Cromer healthcare unit proposals under scrutiny at County Hall
Cromer town councillors will head to County Hall in Norwich today to quiz county colleagues about the proposals and consultation process regarding Benjamin Court in the town.
Norfolk County Council’s Health Overview & Scrutiny committee is meeting at 10am to scrutinise the plans.
It comes after health chiefs held a public consultation at the community centre in Cromer last week about the possible shake-up to services at the healthcare unit.
North Norfolk Clinical Commissioning Group (CCG) plans to move away from hospital-based services to provide more care in the community.
It has proposed creating a new health and community support hub comprising different types of beds and non-bed based NHS and voluntary sector services. This would see the number of patient beds at the healthcare unit reduced from 18 to 16, which has raised concerns in the community.
The proposals were developed by a steering group made up of local patients, doctors and managers.
Cromer Town councillor David Russell intends to raise several issues at today’s meeting on behalf of the authority.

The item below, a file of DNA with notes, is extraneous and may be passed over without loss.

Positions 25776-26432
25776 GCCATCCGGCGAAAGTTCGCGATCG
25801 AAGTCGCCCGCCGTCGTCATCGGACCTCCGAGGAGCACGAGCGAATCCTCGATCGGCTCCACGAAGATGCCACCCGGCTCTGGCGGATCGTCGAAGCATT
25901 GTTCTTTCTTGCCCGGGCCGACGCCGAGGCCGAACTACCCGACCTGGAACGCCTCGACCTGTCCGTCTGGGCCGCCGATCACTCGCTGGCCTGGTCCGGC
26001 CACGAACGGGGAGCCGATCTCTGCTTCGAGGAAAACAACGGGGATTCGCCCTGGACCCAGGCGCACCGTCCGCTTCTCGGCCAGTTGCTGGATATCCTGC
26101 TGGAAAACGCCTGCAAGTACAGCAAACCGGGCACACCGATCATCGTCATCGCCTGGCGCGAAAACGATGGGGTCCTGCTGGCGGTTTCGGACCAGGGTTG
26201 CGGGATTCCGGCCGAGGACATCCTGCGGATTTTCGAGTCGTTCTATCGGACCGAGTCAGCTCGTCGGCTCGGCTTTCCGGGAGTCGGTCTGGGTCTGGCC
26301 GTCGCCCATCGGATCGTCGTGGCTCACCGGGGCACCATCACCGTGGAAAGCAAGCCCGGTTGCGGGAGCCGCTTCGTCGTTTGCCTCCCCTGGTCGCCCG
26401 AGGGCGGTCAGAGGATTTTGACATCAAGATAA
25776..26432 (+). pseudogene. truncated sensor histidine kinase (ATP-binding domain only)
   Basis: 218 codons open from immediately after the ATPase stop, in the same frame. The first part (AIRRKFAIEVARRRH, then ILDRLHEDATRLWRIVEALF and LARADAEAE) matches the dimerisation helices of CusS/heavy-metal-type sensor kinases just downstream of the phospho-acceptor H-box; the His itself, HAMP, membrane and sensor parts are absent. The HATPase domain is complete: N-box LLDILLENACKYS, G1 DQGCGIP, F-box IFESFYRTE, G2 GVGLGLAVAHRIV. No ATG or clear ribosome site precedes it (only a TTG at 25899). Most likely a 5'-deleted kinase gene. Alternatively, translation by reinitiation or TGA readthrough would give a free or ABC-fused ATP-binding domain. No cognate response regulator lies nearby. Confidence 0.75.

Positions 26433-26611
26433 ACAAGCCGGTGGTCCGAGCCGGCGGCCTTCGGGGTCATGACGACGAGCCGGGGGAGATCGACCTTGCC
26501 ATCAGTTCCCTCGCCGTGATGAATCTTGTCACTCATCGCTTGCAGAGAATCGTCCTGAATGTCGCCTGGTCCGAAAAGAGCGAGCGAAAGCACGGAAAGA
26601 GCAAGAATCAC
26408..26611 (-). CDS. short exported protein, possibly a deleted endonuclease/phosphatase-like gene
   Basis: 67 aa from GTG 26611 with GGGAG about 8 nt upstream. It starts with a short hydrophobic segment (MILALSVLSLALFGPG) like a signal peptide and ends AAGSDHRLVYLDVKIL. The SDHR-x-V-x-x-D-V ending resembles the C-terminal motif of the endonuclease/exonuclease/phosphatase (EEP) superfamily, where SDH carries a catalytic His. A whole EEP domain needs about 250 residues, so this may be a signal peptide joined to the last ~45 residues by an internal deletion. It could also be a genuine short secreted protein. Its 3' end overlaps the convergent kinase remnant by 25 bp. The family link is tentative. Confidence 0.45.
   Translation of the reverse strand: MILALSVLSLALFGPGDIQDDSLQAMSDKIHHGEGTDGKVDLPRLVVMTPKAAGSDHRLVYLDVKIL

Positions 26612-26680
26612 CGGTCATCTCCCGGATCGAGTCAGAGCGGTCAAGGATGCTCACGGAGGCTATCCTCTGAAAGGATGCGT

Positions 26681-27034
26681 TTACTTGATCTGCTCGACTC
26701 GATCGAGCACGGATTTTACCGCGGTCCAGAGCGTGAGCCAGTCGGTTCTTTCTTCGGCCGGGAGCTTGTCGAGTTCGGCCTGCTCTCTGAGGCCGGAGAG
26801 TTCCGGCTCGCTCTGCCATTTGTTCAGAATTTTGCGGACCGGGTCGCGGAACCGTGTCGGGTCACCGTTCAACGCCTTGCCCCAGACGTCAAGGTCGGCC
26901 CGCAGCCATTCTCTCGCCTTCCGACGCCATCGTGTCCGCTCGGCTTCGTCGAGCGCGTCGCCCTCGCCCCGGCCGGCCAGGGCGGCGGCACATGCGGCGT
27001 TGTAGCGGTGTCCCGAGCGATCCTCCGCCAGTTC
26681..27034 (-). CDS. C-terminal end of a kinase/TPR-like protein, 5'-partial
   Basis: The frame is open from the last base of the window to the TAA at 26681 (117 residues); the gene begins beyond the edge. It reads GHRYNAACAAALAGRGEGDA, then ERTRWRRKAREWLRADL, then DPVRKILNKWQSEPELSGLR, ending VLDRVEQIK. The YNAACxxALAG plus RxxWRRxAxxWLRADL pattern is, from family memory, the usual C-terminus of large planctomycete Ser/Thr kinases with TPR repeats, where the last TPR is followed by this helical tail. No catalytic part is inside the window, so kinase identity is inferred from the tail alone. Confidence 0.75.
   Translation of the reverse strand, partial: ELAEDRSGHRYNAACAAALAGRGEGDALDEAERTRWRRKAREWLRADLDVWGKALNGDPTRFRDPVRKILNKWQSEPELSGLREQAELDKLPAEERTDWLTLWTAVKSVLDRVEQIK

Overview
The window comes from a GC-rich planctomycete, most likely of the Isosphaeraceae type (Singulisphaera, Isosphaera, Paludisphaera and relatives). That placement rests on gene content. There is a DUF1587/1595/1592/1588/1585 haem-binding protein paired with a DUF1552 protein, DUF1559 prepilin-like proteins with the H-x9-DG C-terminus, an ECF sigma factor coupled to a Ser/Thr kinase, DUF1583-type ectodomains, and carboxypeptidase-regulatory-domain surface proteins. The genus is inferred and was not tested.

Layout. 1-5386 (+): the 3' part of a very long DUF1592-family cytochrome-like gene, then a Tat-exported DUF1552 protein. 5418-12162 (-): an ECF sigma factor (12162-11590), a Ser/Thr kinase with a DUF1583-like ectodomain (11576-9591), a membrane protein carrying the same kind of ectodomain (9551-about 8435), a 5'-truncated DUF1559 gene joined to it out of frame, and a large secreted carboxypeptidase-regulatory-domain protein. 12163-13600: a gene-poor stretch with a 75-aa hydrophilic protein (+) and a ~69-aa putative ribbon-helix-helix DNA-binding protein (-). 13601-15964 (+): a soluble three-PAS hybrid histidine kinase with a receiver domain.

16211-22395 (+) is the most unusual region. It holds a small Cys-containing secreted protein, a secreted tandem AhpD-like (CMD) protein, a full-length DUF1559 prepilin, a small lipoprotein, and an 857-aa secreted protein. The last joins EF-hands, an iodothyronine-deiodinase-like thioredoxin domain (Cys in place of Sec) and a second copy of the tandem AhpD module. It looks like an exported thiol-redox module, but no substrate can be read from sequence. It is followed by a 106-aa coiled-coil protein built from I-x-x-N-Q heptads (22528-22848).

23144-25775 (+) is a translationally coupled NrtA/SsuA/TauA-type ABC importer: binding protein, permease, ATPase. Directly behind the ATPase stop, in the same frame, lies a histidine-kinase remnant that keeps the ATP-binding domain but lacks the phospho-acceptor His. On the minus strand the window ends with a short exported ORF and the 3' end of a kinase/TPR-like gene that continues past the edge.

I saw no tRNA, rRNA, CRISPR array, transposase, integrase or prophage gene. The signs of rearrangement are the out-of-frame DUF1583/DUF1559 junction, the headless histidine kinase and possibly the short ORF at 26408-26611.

He said: “They include concerns over the non-provision of any respite beds at Benjamin Court.
“The town council is not opposed to the principle of a community hub. However, due to site parking facilities and exacerbated low footfall, it would be better situated in central Cromer.
“We also would like clarification of the integrated health care of Benjamin Court and Cromer hospital, and details about the funding of the proposals.”
The public consultation on the plans ends on Monday, September 11, but the town council will be working on the subject beyond that date as a local authority.
Cromer town councillors visited Benjamin Court to hold informal discussions with the ward manager and matron. A spokesman said that, at the time of the visit, all 18 intermediate beds were occupied.
GP Dr Anoop Dhesi, chairman of the clinical commissioning group, said; “While the occupancy rate of the beds is quite high, two clinical audits found that a number of patients were ready for discharge. But they had not been discharged because there were not enough services available in the community.”